One of the interesting human-factor issues in email spam is typos and grammar errors. As you may now, they are often badly written/typed on purpose as a gullibility filter: People who aren’t turned off by the obvious mistakes are more likely to fall for the follow-up scam, saving the bad guys time and effort down the road.
But targeted spam efforts – “spear-phishing” – uses a much different approach. They try to fool you into thinking you’re dealing with a legitimate, known source, so typos and grammar errors would be bad, right?
Right – but they sneak in anyway, just as with the rest of us! The Monadnock Ledger-Transcript’s latest update on the $2.3 million scam in the town of Peterborough (read it here) has details about the operation, including this tidbit:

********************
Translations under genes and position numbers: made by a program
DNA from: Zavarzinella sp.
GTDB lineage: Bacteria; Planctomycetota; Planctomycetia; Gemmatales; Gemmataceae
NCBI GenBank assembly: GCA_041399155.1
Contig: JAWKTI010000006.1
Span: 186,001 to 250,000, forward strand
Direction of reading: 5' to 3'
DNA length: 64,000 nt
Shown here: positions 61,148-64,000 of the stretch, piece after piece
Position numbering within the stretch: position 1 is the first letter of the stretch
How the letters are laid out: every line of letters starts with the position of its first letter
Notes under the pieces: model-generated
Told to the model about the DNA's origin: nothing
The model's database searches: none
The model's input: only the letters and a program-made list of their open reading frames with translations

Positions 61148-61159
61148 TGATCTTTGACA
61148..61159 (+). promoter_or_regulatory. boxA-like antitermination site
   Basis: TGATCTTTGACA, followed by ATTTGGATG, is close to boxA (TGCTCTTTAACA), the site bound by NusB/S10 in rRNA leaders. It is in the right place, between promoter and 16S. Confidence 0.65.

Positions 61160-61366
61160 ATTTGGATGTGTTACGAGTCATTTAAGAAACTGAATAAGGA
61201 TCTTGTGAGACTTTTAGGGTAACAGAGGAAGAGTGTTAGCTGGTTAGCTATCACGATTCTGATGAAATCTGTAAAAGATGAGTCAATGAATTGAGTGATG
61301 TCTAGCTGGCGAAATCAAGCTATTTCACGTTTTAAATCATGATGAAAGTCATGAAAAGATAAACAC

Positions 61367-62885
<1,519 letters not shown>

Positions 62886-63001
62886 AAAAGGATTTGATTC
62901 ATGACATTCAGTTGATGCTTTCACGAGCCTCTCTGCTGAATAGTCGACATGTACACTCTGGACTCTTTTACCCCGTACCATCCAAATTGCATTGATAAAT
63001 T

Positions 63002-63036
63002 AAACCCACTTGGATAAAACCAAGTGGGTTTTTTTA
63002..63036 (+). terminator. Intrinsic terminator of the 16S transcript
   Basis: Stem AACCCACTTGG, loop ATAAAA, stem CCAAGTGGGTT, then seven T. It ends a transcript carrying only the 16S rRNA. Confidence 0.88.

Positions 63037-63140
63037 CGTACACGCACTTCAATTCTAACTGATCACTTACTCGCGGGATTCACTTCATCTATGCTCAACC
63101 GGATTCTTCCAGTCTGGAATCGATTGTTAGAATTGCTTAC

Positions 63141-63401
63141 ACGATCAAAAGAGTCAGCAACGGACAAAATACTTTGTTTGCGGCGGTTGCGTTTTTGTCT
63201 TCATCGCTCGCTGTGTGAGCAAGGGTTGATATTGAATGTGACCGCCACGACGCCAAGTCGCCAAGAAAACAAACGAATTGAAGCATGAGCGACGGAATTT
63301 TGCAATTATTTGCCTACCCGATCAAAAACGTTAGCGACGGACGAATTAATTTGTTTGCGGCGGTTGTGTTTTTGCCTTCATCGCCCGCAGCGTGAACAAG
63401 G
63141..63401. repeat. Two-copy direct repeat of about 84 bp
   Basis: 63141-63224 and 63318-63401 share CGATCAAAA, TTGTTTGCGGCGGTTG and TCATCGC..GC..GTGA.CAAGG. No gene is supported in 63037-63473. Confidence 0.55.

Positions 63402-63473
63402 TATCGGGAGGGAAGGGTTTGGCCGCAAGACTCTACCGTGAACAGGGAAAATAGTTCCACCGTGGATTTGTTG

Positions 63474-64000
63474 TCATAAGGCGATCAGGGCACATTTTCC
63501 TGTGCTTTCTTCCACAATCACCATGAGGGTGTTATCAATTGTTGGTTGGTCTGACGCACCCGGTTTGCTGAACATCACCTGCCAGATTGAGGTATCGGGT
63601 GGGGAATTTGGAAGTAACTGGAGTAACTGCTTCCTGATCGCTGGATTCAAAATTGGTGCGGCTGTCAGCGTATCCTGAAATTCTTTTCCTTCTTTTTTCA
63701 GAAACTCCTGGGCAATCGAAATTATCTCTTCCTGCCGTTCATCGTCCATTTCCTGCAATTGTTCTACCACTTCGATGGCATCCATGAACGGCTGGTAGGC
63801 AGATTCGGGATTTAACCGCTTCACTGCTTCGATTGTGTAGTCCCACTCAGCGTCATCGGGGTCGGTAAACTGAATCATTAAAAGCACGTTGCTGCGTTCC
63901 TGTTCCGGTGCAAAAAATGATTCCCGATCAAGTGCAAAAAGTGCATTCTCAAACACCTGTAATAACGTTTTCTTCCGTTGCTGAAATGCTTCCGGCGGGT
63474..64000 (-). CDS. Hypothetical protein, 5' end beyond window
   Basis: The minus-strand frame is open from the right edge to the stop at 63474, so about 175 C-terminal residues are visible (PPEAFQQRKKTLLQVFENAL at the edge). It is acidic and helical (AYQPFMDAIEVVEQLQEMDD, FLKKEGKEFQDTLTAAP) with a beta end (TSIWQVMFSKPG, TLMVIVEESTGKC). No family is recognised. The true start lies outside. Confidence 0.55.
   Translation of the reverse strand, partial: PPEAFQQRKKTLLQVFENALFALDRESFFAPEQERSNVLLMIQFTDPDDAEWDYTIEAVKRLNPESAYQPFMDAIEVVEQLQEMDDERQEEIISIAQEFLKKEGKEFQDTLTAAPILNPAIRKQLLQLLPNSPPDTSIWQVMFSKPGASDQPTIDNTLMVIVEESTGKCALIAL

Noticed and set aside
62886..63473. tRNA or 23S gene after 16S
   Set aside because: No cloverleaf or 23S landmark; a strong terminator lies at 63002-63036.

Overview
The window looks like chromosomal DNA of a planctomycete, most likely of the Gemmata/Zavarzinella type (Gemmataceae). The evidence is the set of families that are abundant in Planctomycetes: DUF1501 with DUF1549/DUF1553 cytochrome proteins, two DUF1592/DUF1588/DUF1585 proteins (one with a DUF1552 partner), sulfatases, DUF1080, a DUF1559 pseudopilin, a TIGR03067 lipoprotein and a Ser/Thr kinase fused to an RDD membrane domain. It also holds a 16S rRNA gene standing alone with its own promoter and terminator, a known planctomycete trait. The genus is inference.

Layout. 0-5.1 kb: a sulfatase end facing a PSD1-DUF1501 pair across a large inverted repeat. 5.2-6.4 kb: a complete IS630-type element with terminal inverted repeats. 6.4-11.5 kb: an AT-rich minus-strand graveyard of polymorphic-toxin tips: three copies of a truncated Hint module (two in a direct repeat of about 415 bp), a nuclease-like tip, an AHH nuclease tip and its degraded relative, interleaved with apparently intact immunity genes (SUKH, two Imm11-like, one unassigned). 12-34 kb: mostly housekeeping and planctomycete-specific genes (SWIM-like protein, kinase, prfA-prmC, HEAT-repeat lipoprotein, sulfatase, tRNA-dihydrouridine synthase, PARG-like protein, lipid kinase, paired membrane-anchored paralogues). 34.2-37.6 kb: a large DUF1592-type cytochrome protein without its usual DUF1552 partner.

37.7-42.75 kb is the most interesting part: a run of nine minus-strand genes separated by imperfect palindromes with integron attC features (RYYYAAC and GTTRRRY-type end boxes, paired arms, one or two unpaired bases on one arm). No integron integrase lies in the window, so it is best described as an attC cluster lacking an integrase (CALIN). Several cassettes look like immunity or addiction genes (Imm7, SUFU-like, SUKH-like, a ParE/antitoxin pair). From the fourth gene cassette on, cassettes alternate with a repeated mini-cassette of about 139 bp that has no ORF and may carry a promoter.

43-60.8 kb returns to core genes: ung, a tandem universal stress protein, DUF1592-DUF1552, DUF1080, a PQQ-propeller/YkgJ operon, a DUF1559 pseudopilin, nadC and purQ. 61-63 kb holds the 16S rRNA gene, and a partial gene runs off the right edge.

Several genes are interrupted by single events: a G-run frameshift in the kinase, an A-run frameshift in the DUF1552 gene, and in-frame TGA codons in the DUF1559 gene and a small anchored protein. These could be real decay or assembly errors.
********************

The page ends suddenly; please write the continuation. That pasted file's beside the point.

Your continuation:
The town does business with the engineering firm of Hoyle, Tanner & Associates. It appeared as though somebody in the firm’s accounting office sent an email to the town, but it was fake, and one clue was that Tanner was misspelled as Tanerr.
Alas, that wasn’t enough of a tipoff. Hey, I’ve made stupider typos in emails!
By the way, Peterborough gets all the attention but many other communities have fallen for similar scams – such as Nashua, as the Union-Leader notes: “Nashua was the victim of a fraudulent scheme earlier this year involving a nearly $41,000 payment that never made its way to the intended vendor.”
“As you may now….”
Good catch, Charlie.
You spotted it! Well done, spam-catcher.
(clever attempt to pretend it was on purpose)